The Sign On The Door
October 29, 2017
Today is Reformation Sunday, the day we remember the Protestant Reformation and the Reformed faith. This year Reformation Sunday is of particular importance because we are celebrating the 500th anniversary of the Reformation. Today, congregations around the world will remember an event that happened 500 years ago this Tuesday. Martin Luther tacked a folio sheet of “theses” on the castle church door in Wittenberg, Germany hoping to spark a discussion. Instead, he spawned a revolution, a reformation that fundamentally transformed the religious and cultural landscape from that point forward.
We love to celebrate anniversaries. Sometimes, the celebration is more of an observance than a joyous occasion. This year, for example, is the centennial year of America’s entrance into the “Great War,” World War I. Any celebrations so far have been somber, remembering the fallen in that conflict. But birthdays are celebrations. They’re anniversaries in a sense. We celebrate wedding anniversaries, too. And we celebrate notable events or discoveries in history. We celebrate the birthdays of people who made a difference in the world, like presidents, and this year we celebrate the 500th anniversary of a movement ignited by Martin Luther. Actually, it was more of a reformation than a movement. What Martin Luther did October 31, 1517, 500 years ago Tuesday, sparked a protest and reform that came to be known as the Protestant Reformation.
So what did Luther do? He posted a sign on a church door. Luther had written a little tract which had 95 debating points, or “talking points,” which he hoped would be the basis of a discussion of some dubious practices in the church. The tract was called Disputation of Doctor Martin Luther on the Power and Efficacy of Indulgences. It was written in Latin and printed by a local printer. The printing press was a relatively new media invention at the time, and some argue that without the invention of the printing press, neither the Protestant Reformation nor the American Revolution could have happened. Luther’s 95 propositions were printed on a folio sheet and tacked to the door of the castle church in Wittenberg. Church doors were often used as a place to post announcements and advertisements, much like the placards and “For Sale” signs you might see nailed to a telephone pole, or tacked to a community board on a college campus.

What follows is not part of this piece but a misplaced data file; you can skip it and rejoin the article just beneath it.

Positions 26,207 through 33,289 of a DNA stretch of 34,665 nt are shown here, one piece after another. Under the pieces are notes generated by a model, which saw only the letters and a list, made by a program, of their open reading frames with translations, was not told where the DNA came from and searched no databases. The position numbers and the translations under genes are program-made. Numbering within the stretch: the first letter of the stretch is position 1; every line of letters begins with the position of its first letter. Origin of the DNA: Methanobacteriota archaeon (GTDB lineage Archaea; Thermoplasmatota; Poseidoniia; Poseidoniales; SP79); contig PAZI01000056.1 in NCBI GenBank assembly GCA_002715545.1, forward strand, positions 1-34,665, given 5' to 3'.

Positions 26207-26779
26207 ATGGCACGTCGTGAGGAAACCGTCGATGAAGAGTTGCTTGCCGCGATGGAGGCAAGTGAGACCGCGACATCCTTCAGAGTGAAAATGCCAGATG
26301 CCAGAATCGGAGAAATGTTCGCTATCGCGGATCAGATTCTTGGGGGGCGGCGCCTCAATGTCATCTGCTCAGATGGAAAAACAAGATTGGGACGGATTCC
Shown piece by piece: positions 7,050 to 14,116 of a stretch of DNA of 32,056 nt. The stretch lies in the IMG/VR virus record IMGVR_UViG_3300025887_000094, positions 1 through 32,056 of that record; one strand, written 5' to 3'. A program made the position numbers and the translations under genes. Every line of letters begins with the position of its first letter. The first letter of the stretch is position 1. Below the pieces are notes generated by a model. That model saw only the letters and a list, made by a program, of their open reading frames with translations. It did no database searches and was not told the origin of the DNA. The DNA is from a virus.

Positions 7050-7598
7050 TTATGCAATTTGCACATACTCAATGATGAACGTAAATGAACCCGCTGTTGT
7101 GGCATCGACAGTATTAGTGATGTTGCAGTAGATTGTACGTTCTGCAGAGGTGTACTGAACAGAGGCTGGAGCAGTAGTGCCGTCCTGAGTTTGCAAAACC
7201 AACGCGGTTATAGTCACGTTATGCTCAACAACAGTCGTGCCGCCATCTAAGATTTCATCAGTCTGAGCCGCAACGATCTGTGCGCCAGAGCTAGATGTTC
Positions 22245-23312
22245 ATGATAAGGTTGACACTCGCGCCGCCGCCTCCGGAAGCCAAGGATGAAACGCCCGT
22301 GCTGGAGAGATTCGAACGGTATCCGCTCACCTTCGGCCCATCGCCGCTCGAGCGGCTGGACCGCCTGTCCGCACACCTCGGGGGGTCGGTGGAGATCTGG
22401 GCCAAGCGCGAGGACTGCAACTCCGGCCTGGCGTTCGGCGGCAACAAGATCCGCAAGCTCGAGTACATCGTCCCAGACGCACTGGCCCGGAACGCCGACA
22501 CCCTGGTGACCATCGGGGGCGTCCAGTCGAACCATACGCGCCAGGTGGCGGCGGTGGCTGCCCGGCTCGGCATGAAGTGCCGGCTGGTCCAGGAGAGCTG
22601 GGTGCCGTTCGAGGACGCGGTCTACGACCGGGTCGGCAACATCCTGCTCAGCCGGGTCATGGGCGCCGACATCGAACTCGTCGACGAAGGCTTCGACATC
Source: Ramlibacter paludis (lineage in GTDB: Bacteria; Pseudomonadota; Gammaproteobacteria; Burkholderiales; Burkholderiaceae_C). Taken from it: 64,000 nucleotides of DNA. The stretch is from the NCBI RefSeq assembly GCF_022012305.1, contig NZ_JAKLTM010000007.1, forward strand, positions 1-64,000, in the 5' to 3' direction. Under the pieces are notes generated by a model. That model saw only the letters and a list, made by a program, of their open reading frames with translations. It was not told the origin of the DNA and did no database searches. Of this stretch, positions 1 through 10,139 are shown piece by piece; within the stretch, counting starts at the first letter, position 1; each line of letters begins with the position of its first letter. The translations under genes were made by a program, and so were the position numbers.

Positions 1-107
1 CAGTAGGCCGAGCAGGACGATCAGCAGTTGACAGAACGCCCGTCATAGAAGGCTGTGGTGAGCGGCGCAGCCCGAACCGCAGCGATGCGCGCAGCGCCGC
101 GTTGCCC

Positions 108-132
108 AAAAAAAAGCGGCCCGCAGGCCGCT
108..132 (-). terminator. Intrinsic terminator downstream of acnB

These “talking points” caused a stir immediately. This action — the posting of the 95 Theses — was quickly recognized as the beginning of a religious, theological and cultural change of great proportions as early as 10 years later. On the 10th anniversary of this posting, Luther himself and a few of his buddies had a pint in a local pub to celebrate the “trampling out of indulgences.”
What Luther posted was not an essay or a sermon, but a series of propositions or statements about which he hoped there’d be some debate. The major issue, as the title of the document indicates, was indulgences. The first proposition gets right to the point:
Our Lord and Master Jesus Christ, when He said repent willed that the whole life of believers should be repentance.
The rest of the theses argue similar points. Luther was deeply concerned about selling “get-out-of-jail-FREE” cards called indulgences. These indulgences released people from needing to repent of the bad things they did. The more serious the crime, the higher the cost of the indulgence. An indulgence could also be purchased to shorten the time a loved one needed to spend in Purgatory — a period of purification and cleansing one had to endure before going to heaven itself. A popular jingle at the time that the seller of indulgences would sing was “As soon as the coin in the coffer rings, a soul from Purgatory springs.” Luther felt that the church was teaching people that they could literally buy their way into the kingdom of God or buy God’s favor when in fact, the sale of indulgences was fattening the wallets of local pastors, and the treasury of the larger church itself.